I agree with the other posters, that the best way to assist in preventing mistakes with Insulin, is to have someone confirm the dose and the order with you. I have always done this, and even though I don't always see others doing it, I have never had a nurse even have the slightest problem with checking Insulin with me:)!

You did good in admitting the mistake, and acting quickly to prevent SEs to the pt. You did the best anyone could do, when a mistake is made. We're all human, and unfortuantely we do all make mistakes:). We can't make ourselves perfect, we can only continue to strive for to be as careful as we possibly can.

nurse1975-25, we've all been there at one time or another. Thank heavens you caught it in time. The worst mistake I can recall making is missing the med. concentration on a pain pump cassette. It had been doubled in strength, but I continued to give it at the same rate as previously. The patient was very sleepy, but still in pain. Three other nurses didn't catch the error. I caught it myself 3 days later! :rolleyes: :eek: I tell ya, I was beside myself worrying about it!

It is important remind yourself of these 3 things:

1) I am human, humans make mistakes.

2) MOST nursing drug errors do NOT kill people,

3) The important thing is to acknowledge my mistake and learn from it so it doesn't happen again. Beating myself up over it serves NO usefull purpose. As a matter of fact, if you obsess about mistakes, and get all agiated and uptight, you are liable to make MORE mistakes!

As you get more experienced, you will recognize when a drug dose is abnormally large or small. 50 units is an awful lot of insulin. For a more experienced nurse, that alone would have set off an alarm bell to double check the dose.

As has been said in previous posts.... it is policy that we double check insulin with another RN and we do it faithfully. We are required to chart the initials of the nurse we check it with when we chart the med.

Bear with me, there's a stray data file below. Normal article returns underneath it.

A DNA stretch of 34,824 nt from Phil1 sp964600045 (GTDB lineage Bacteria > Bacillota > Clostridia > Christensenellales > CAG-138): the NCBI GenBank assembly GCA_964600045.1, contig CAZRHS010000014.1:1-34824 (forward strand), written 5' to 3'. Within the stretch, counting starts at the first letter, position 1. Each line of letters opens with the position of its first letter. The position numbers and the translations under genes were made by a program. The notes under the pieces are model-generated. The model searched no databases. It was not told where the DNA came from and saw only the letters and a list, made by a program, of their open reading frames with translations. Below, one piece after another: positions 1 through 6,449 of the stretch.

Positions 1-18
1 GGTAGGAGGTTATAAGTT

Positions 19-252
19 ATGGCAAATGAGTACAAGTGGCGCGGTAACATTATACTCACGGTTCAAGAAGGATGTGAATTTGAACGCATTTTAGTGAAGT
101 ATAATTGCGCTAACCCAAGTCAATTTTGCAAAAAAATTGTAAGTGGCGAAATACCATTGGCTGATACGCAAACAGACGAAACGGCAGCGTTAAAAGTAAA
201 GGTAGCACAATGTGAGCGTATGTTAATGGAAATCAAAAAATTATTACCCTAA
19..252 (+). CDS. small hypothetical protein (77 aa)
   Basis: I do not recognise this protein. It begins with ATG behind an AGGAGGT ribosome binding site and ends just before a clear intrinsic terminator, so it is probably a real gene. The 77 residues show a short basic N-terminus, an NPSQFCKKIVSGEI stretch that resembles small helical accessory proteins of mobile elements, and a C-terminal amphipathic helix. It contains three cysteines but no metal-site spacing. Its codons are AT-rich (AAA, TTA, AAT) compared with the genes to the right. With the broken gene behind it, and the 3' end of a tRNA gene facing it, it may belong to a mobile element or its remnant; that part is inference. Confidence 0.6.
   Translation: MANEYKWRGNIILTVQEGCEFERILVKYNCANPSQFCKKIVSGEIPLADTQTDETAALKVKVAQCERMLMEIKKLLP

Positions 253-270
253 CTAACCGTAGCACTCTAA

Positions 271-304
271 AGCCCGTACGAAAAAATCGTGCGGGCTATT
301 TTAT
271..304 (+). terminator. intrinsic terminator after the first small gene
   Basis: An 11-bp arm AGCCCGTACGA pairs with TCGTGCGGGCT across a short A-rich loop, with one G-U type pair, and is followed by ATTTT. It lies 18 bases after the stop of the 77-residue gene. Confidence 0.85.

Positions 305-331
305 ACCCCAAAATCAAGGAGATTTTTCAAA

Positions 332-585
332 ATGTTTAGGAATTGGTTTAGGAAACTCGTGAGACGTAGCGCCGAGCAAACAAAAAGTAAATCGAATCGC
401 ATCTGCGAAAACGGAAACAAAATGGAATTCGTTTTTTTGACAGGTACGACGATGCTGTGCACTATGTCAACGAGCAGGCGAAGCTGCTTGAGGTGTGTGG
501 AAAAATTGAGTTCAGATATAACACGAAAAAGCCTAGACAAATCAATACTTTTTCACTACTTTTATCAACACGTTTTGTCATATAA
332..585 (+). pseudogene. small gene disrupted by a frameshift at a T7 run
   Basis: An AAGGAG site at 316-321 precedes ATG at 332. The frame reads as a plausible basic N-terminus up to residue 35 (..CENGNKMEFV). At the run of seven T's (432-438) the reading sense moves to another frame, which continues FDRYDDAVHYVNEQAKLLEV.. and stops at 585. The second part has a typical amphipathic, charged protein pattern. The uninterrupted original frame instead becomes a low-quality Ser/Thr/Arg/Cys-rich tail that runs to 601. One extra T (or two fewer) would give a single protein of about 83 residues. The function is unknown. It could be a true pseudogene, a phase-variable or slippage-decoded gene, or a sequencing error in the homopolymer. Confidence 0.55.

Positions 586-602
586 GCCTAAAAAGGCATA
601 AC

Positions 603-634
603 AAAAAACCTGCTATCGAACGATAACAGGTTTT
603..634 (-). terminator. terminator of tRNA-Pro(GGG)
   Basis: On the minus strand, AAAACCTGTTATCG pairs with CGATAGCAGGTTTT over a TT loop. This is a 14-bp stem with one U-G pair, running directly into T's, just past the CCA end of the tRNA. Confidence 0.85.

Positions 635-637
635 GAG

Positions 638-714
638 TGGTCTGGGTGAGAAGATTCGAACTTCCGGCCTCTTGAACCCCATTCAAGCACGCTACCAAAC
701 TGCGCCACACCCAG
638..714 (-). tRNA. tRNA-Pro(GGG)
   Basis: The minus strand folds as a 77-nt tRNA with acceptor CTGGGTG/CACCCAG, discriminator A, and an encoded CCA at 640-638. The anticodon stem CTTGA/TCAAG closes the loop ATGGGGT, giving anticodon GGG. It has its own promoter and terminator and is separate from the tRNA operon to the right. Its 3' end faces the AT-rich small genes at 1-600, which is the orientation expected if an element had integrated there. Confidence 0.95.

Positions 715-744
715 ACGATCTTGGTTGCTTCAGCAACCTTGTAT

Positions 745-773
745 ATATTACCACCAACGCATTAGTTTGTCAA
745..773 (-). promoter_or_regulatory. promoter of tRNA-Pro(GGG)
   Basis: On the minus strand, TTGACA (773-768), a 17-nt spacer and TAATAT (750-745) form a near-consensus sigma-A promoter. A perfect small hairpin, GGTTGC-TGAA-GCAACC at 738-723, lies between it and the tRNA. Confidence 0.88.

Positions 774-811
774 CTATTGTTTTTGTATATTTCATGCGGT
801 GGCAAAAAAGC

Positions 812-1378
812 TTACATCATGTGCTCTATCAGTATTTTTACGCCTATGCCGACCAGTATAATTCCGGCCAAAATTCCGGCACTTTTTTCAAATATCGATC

Tweety, BSN, RN

Specializes in Med-Surg, Trauma, Ortho, Neuro, Cardiac. Has 28 years experience.

You live and learn. Best wishes. Sorry this happened to you.

Ditto. Live and learn. We have all made mistakes and you know, we will all make more mistakes, trick is to try and not make the same one over again!!

My ex-wife, a great nurse, worked in Peds ICU and made a near fatal med error, patient coded, on vent, not a good scene. Only reason she did not get sued is because the patient was terminally ill and the family did not want to make matters worse. She was suspended by the hospital and board of nursing investigated after they reported it. It was ugly.She carried that with her for a while. But, she NEVER made that kind of mistake again.

Don't know what my point is other than to say we all make them. Live and learn and don't beat yourself up. Just get up, dust yourself off, learn what you need to learn, and move on. You have helped many people I am sure and you will probably help many more. Focus on the good stuff you have done and are doing. Chin up!!!!!!!!!!!!!!!!!!!! :)


One of the ways it is also easy to give 10 times the dose of insulin is to use a tuberculin syringe instead. I have seen it happen twice, once given and once caught before it was given.

I believe it was also written up in one of the Nursing magazines.

When I am precepting I always tell the orientee that even if they have to go to another unit to get one always use an insulin syringe. We always double check each other, it is hospital policy.

Thank you so very much for all of your replies. I became a nurse to help people and I am trying hard not to let myself be eaten by the guilt bug. God, it is a feeling I wish on no one. GOD BLESS YOU ALL! May your hands heal and your hearts love.


Has 20 years experience.

two licensed persons have to check any form of insulin before it's given where i work.

this does indeed help cut down on such errors.'

i bet you learned from this. try to move on, now the wiser. best wishes.